Researchers at the Centers for Disease Control (CDC) are raising concern about a potential epidemic of polonium poisonings. “Evidence that Palestinian President Yasser Arafat died of polonium poisoning in 2004 indicates that the rate of death by this means is twice what we previously thought,” said an informed source at the CDC. The other known victim, in 2006, was Alexander Livinenko, a former officer of the Russian Federal Security Service.
“This is serious business,” said the source. “Almost anyone can make polonium by bombarding bismuth with high energy neutrons and then purifying the result pyrochemically. Anyone with a nuclear reactor or even a cyclotron can get their hands (or at least their chemically resistant gloves in a negative pressure alpha box) on them.”
Although Russia is the largest manufacturer of polonium, it claims to have no information about how Livinenko could have been contaminated. However, this reporter approached the Palestinian Nuclear Authority to obtain further information as to how their President may have come in contact with the substance.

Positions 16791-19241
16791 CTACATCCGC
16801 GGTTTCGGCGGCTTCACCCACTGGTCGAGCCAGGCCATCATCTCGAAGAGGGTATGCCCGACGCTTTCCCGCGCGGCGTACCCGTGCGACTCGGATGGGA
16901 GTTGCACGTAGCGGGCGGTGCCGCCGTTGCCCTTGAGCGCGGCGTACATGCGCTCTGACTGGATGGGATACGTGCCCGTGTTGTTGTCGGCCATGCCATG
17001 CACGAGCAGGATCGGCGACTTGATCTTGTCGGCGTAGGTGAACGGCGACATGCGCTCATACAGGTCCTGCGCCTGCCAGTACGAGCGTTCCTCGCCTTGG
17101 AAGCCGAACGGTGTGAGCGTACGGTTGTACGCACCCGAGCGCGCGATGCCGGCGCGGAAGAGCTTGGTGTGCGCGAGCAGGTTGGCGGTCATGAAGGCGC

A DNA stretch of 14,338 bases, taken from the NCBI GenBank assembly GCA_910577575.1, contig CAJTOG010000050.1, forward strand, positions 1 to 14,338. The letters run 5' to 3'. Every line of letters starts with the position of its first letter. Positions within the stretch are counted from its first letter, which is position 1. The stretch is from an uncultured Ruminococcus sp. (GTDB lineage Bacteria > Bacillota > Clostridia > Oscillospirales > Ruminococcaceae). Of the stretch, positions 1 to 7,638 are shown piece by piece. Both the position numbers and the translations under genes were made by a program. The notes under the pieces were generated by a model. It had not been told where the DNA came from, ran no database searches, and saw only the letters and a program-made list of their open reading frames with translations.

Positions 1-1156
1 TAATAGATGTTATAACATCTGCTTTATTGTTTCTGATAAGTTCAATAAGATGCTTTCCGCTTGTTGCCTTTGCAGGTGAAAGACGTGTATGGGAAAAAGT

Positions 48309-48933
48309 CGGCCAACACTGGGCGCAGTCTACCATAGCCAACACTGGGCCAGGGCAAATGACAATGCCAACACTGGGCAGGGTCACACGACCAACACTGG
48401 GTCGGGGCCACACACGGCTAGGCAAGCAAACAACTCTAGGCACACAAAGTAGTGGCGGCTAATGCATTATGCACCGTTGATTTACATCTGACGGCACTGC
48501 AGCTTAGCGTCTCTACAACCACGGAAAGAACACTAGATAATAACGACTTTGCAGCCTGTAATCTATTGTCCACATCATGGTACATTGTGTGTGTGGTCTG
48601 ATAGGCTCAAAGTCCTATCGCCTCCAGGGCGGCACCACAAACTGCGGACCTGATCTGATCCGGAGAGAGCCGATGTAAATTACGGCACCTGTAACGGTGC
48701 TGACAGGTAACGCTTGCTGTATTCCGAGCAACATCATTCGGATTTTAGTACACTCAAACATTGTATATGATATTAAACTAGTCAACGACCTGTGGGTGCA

“Sorry, we have no polonium,” said an official.
“Can you suggest another source?” I asked.
“It’s rumored that our Israeli cousins may have a nuclear facility,” she replied.
So I checked.
“Yes, we have a small, very old reactor,” I was told. “But it’s only for baking matzos.”
Back at the CDC, my source corroborated my findings.
“Yes, we made the same kinds of inquiries and got nowhere,” she said. “Clearly the possibilities are endless, and if we try to match the persons who have both means and motive, we will never find the truth.
“We have therefore concluded that polonium is proliferating and randomly poisoning former Palestinian presidents and exiled Russian security officers. Who knows who’s next? We therefore caution the public to stay away from polonium manufacturers and distributors and for retailers to remove concentrated polonium from their shelves.
“Better safe than sorry.”